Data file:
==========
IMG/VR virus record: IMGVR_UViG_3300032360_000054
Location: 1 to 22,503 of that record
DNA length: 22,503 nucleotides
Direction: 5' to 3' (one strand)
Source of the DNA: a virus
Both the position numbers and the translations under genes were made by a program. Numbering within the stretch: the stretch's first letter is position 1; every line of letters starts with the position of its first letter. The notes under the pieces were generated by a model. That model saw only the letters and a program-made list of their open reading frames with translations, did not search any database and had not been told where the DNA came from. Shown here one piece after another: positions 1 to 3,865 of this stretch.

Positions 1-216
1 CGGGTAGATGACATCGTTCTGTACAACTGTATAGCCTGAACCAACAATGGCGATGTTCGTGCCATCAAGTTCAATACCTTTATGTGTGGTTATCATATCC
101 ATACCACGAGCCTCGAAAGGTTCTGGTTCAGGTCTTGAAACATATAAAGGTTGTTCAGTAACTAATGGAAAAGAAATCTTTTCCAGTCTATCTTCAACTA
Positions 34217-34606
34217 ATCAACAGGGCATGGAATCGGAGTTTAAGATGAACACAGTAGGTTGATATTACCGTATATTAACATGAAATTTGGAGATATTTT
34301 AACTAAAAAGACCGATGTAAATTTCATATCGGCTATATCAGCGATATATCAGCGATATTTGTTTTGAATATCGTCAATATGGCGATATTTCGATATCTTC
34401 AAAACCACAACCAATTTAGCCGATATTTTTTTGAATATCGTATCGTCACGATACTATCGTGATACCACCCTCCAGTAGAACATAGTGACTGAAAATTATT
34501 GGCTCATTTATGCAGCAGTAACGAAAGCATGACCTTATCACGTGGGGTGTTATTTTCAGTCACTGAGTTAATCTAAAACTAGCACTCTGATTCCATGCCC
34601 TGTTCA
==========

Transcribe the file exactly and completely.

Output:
IMG/VR virus record: IMGVR_UViG_3300032360_000054
Location: 1 to 22,503 of that record
DNA length: 22,503 nucleotides
Direction: 5' to 3' (one strand)
Source of the DNA: a virus
Both the position numbers and the translations under genes were made by a program. Numbering within the stretch: the stretch's first letter is position 1; every line of letters starts with the position of its first letter. The notes under the pieces were generated by a model. That model saw only the letters and a program-made list of their open reading frames with translations, did not search any database and had not been told where the DNA came from. Shown here one piece after another: positions 1 to 3,865 of this stretch.

Positions 1-216
1 CGGGTAGATGACATCGTTCTGTACAACTGTATAGCCTGAACCAACAATGGCGATGTTCGTGCCATCAAGTTCAATACCTTTATGTGTGGTTATCATATCC
101 ATACCACGAGCCTCGAAAGGTTCTGGTTCAGGTCTTGAAACATATAAAGGTTGTTCAGTAACTAATGGAAAAGAAATCTTTTCCAGTCTATCTTCAACTA
Positions 34217-34606
34217 ATCAACAGGGCATGGAATCGGAGTTTAAGATGAACACAGTAGGTTGATATTACCGTATATTAACATGAAATTTGGAGATATTTT
34301 AACTAAAAAGACCGATGTAAATTTCATATCGGCTATATCAGCGATATATCAGCGATATTTGTTTTGAATATCGTCAATATGGCGATATTTCGATATCTTC
34401 AAAACCACAACCAATTTAGCCGATATTTTTTTGAATATCGTATCGTCACGATACTATCGTGATACCACCCTCCAGTAGAACATAGTGACTGAAAATTATT
34501 GGCTCATTTATGCAGCAGTAACGAAAGCATGACCTTATCACGTGGGGTGTTATTTTCAGTCACTGAGTTAATCTAAAACTAGCACTCTGATTCCATGCCC
34601 TGTTCA